The opinion of the court was delivered by: Amy J. St. Eve, District Court Judge:
MEMORANDUM OPINION AND ORDER
Before the Court is pro se Petitioner Jermaine Davis' petition for a writ of habeas corpus pursuant to 28 U.S.C. § 2254(d). For the following reasons, the Court denies Davis' habeas petition and declines to certify any issues for appeal pursuant to 28 U.S.C. § 2253(c)(2).*fn1
Davis does not present clear and convincing evidence challenging the statement of facts in the last state court decisions to address his arguments on the merits -- which were the Supreme Court of Illinois' 2009 decision and the Illinois Appellate Court's 2011 decision -- and thus the Court presumes those facts are correct for purposes of its habeas review. See 28 U.S.C. § 2254(e)(1); Carter v. Thompson, 690 F.3d 837, 839 (7th Cir. 2012). The Court therefore adopts the underlying facts as set forth by People v. Davis, 233 Ill.2d 244, 330 Ill.Dec. 744, 909 N.E.2d 766 (2009), and People v. Davis, No. 1-10-0254 (1st Dist. Dec. 28, 2011) (unpublished).
At trial, evidence was presented that a group of men beat Demetrius Thomas unconscious on October 10, 1999, near a Chicago housing project. Thereafter, a Chicago Housing Authority police officer responded to a call about the incident and found Thomas lying in a garbage dumpster. Thomas was taken to the hospital and remained in a coma for approximately two months before he died of an infection that resulted from the brain injury he had suffered as a result of the beating.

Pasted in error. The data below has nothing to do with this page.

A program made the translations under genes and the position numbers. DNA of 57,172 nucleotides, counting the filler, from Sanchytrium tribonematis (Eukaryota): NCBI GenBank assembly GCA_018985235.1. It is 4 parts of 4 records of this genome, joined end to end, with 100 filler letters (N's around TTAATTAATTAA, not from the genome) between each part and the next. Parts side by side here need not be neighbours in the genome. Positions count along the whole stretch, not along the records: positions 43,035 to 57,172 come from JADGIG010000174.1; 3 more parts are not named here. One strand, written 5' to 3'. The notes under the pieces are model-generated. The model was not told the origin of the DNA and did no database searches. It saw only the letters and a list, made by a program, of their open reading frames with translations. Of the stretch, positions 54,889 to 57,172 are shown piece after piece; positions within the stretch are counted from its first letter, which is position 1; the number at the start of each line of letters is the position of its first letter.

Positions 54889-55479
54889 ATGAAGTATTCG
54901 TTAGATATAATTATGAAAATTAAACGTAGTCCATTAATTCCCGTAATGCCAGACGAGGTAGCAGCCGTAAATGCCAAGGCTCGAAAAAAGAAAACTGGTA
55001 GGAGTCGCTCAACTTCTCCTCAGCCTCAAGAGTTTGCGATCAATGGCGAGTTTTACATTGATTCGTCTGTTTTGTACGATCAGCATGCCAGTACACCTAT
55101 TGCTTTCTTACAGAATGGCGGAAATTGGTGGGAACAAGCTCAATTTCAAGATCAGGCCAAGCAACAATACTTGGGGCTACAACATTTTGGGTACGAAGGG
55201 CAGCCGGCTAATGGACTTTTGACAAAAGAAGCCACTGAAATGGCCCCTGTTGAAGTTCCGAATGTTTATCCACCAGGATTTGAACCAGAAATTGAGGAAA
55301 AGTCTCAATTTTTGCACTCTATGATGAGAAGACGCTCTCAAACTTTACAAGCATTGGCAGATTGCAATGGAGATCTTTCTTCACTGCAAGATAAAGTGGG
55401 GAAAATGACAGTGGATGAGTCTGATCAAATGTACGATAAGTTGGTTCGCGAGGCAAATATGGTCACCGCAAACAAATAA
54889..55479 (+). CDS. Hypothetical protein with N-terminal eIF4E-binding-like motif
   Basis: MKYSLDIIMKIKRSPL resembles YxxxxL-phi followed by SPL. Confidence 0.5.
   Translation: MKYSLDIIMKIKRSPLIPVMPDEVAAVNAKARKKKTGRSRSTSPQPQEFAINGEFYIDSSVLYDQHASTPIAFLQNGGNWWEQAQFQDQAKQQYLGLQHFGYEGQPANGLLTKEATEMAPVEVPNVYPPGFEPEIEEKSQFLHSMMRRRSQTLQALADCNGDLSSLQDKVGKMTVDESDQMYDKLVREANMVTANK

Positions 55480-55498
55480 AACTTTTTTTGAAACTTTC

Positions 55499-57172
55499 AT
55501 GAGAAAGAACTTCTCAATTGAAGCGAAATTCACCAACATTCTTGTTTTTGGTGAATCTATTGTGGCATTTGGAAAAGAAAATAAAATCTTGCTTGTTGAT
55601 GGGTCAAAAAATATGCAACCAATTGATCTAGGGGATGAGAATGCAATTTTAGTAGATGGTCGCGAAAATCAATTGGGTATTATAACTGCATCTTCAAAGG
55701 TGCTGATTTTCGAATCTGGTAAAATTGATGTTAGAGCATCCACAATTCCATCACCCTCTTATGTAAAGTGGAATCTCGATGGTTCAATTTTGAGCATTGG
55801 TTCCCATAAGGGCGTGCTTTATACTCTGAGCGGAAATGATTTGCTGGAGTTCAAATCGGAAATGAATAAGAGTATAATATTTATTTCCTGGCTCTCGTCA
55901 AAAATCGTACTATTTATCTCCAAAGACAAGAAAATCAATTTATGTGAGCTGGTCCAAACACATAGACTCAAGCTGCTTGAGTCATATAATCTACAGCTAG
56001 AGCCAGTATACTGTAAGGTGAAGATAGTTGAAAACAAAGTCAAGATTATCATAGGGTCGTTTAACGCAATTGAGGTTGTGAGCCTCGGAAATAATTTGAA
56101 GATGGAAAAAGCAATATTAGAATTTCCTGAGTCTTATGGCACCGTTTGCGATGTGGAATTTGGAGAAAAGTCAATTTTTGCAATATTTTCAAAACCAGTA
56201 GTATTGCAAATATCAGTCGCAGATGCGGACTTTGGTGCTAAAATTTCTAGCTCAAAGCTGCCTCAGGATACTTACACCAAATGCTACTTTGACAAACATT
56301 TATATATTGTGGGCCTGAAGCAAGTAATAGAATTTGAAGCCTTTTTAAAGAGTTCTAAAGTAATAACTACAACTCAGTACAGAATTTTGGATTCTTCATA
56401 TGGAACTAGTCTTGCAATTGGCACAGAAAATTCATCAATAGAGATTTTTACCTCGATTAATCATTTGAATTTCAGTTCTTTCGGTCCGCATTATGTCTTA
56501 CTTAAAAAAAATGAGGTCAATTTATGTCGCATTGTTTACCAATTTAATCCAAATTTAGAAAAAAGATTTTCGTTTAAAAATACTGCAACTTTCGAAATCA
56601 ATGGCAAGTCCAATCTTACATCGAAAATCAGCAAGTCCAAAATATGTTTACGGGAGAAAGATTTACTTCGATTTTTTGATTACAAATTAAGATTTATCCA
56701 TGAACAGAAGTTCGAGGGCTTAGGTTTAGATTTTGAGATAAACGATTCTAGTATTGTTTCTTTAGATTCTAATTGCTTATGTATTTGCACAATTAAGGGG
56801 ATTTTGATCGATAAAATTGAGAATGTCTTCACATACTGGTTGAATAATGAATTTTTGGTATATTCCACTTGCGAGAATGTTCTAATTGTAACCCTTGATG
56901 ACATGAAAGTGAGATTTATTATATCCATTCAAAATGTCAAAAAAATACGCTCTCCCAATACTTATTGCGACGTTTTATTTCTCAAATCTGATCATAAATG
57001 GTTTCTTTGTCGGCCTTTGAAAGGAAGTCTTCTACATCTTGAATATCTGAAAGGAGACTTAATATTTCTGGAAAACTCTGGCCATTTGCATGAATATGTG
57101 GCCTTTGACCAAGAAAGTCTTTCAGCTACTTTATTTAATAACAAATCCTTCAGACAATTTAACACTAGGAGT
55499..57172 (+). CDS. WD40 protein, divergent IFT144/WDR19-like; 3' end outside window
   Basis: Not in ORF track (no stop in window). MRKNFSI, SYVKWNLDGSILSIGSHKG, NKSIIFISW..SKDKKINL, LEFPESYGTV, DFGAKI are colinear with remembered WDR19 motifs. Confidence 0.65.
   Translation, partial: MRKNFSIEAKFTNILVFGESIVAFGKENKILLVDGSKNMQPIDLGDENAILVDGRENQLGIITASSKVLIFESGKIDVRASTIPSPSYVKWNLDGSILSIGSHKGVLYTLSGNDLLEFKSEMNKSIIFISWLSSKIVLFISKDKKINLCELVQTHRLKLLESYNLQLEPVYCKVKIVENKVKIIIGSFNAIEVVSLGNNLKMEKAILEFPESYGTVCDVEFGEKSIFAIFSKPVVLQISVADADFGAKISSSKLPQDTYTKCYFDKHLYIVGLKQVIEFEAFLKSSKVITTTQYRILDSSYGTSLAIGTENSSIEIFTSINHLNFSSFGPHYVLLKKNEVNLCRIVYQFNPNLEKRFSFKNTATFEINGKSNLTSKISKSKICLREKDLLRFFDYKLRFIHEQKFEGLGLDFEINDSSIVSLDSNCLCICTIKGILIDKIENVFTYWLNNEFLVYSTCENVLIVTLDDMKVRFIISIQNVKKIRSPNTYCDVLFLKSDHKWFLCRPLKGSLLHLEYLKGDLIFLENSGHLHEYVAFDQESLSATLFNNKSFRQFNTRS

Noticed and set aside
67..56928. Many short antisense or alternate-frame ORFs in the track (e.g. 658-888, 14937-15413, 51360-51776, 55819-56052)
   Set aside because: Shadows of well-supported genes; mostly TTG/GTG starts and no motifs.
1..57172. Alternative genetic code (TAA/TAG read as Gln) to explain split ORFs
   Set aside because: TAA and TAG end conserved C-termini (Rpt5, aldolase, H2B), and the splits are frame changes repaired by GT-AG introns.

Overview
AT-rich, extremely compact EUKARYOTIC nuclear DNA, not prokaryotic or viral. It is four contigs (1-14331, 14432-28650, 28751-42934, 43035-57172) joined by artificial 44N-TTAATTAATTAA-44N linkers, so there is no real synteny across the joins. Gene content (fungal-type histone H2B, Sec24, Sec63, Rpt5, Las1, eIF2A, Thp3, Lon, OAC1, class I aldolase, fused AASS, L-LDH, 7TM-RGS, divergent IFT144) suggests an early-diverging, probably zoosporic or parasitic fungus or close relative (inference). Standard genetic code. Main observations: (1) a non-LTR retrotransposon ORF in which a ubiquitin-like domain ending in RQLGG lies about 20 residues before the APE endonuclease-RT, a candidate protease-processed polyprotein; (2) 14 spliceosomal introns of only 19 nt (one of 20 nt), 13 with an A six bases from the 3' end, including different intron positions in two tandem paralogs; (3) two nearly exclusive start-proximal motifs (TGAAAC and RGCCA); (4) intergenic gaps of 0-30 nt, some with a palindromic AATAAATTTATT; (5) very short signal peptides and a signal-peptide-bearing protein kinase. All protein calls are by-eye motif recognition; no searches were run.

The State's key witness was Quincy Campbell, who had a criminal record and remained a suspect in the case until he gave a statement to police. At trial, Campbell testified that he witnessed a group of men beat the victim. Campbell, however, had a hard time remembering the names and events, but he did acknowledge that he had given a written statement to police on January 3, 2000, about the incident. According to his written statement, he knew four of the five men who beat the victim from his neighborhood, namely, Maurice Thomas, Pee Wee, Hip Hop, and Kevin. Campbell then identified Davis as Hip Hop.
Also, Campbell's written statement indicated that during the encounter, Pee Wee struck the victim with a stick three times. Campbell described the stick used to beat the victim December 17, 2012 as a piece of cut lumber. In addition, in his written statement, Campbell stated that the victim got up and ran, but the men chased him around a building where the others began beating him. When the victim fell to the ground, Davis began striking him with his feet. While Campbell was watching the beating, Maurice Thomas asked Campbell to act as lookout for police, but Campbell refused. According to Campbell, when the beating ended, Davis picked up the victim by the collar and pants and tossed him into a garbage dumpster. Campbell denied participating in the beating.